“IRONMAN Cairns is the only other race I got in this year and I was second up there, it would be nice to go one better and get a win,” he said. “I haven’t won an IRONMAN since Cairns in 2016 so it would be nice to get another IRONMAN win, I’ve probably only got another two years left in the sport so it would be good to get a win before I retire.”
South Australia’s Steve McKenna will contest his first IRONMAN on Australian shores this weekend, having last taken on the 3.8km swim, 180km ride and 42.2km run in China in 2019.
“This is an amazing event and I’m excited,” said McKenna. “I did four weeks of full-on IRONMAN prep and the fatigue was really high, I’m cramming but I feel ready, I feel more ready than the only other event I did of this distance I’ve ever done, back in 2019. I did an 8:16 in China and I think I can do better than that, that’s for sure, four weeks prep might have been enough because I’ve been training all year for nothing, just waiting for events.
“About 10 weeks ago I decided to race in Busselton, I love the training for IRONMAN, I’ve had the best time ever and I’m really happy at the moment so I think I’ll race well,” he said. “I’m just trying to look at it like any other race, not building it up to be something that it’s not, which would be easy to do because it’s an IRONMAN, I’m trying to be quietly confident that I train this long all the time so surely I can do, just going to think about nutrition the whole time.”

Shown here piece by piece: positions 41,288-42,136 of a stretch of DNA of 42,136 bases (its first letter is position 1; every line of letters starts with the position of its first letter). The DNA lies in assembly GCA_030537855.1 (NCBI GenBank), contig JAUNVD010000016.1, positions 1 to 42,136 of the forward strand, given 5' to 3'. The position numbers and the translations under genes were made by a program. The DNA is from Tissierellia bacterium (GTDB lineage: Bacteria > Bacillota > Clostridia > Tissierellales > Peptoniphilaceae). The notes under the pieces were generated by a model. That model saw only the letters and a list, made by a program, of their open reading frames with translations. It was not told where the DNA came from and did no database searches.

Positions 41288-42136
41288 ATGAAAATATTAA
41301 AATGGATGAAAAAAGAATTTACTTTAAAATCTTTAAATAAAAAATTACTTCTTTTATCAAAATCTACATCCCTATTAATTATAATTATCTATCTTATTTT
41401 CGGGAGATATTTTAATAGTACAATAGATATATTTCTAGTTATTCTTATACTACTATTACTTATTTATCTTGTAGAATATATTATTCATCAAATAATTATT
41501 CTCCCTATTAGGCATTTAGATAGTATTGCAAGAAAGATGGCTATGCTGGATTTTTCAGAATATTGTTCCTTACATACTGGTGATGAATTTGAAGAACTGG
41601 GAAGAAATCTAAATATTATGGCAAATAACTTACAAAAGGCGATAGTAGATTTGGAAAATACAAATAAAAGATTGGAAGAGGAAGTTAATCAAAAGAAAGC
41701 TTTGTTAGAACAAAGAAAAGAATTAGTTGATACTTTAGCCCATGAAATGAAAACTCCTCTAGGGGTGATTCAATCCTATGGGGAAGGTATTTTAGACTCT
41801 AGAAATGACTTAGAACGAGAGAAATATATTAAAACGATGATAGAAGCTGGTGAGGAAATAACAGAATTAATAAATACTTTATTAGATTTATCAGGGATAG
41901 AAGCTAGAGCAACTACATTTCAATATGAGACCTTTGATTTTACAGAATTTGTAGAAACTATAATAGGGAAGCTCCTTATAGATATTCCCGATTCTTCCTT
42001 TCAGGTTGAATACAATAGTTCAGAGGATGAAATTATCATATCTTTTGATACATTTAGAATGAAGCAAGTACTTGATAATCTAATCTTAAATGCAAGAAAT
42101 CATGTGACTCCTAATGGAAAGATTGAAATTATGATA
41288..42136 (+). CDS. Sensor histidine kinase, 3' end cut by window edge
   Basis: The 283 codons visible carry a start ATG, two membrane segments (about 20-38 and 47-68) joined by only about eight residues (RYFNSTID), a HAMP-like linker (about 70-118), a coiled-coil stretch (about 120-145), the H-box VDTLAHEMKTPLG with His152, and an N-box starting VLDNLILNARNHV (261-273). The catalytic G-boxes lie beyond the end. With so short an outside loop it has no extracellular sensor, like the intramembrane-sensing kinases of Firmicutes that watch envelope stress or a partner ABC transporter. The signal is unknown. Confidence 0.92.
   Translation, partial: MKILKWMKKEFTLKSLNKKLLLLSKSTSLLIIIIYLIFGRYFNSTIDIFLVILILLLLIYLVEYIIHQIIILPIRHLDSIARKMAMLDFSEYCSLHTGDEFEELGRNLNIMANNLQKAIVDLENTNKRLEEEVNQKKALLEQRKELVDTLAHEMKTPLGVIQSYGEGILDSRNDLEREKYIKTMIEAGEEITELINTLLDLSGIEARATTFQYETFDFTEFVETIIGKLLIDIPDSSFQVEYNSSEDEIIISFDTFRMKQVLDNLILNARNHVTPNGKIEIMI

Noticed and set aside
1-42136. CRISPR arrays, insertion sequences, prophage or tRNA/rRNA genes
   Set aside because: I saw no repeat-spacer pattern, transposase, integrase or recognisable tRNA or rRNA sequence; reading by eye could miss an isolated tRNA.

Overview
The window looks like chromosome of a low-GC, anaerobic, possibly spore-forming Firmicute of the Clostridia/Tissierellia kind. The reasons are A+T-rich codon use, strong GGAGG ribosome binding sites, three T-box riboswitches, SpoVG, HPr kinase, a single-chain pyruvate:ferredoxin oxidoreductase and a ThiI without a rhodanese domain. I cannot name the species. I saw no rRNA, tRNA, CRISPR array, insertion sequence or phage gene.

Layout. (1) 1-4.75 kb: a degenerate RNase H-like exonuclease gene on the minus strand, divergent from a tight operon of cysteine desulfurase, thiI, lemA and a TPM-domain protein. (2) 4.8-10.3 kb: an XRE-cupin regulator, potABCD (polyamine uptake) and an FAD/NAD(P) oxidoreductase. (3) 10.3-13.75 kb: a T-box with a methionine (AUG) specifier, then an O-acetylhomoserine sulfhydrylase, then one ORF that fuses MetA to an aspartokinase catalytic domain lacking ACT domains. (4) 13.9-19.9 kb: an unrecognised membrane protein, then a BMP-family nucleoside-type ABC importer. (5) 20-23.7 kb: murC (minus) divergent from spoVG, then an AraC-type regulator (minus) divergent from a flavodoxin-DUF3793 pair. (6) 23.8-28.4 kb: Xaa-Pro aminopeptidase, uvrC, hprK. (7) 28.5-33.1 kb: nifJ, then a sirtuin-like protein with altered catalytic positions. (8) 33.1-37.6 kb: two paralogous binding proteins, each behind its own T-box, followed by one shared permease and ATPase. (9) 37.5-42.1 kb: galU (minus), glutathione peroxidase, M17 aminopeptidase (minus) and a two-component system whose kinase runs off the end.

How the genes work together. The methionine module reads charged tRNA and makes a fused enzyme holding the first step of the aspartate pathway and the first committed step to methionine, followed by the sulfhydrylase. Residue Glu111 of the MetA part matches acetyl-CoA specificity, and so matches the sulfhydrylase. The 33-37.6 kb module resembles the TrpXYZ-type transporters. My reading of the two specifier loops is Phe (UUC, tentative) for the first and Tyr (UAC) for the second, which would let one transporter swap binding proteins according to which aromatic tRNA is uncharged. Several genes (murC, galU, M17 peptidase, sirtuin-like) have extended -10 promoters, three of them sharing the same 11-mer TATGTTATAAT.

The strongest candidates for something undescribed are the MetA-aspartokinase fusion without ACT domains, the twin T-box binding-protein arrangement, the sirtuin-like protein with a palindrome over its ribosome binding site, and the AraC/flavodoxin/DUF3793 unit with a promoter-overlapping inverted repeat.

McKenna, who claimed victory at IRONMAN 70.3 Geelong in March, is looking forward to the challenge of doubling the race distance at GWM IRONMAN Western Australia.
“I wouldn’t normally be rated as an IRONMAN guy, but I’m in much better shape than people would think, I’ve been training all year towards different events that didn’t go ahead, I’ve really dialled into my nutrition recently and have really dialled into these long continuous rides,” said McKenna. “The other guys are gurus at this distance, I look at the list and think that while it’s a small field for me there’s a few people that I think that could beat me, so if it’s a big field it doesn’t change much from what my position might be, with my strengths I think I could still come third if there were 10 more Pros here and I see myself being able to come third with who is here.
“Because we’ve been racing at home in Australia for the last two years everyone knows what everyone can do so we know how the race will go, it could go one of two ways,” he said. “We know what’s going to happen, it just depends what some people do with their tactics, Lachy Kerrin could try and rip up the race or he could have a tactic of saving himself and running well, he could change things, Matt Burton could come from behind and rip through the group that comes out of the water together at the front or it might just stay in that group for the whole ride and then it’s a running race, either way we know everyone’s strengths so it’s easy to plan for.”
Also set to race in Busselton is 2010 IRONMAN Western Australia champion Courtney Ogden, 2021 Mooloolaba Triathlon winner Leigh Anderson-Voigt and 2021 IRONMAN 70.3 Sunshine Coast third place finisher Caleb Noble.
Male Professional Start List
- Matt Burton – Australia
- Tim Van Berkel – Australia
- Steven McKenna – Australia
- Leigh Anderson-Voigt – Australia
- Blake Kappler – Australia
- Lachlan Kerin – Australia
- Fraser Walsh – Australia
- Caleb Noble – Australia
- Courtney Ogden – Australia
- Simon Billeau – France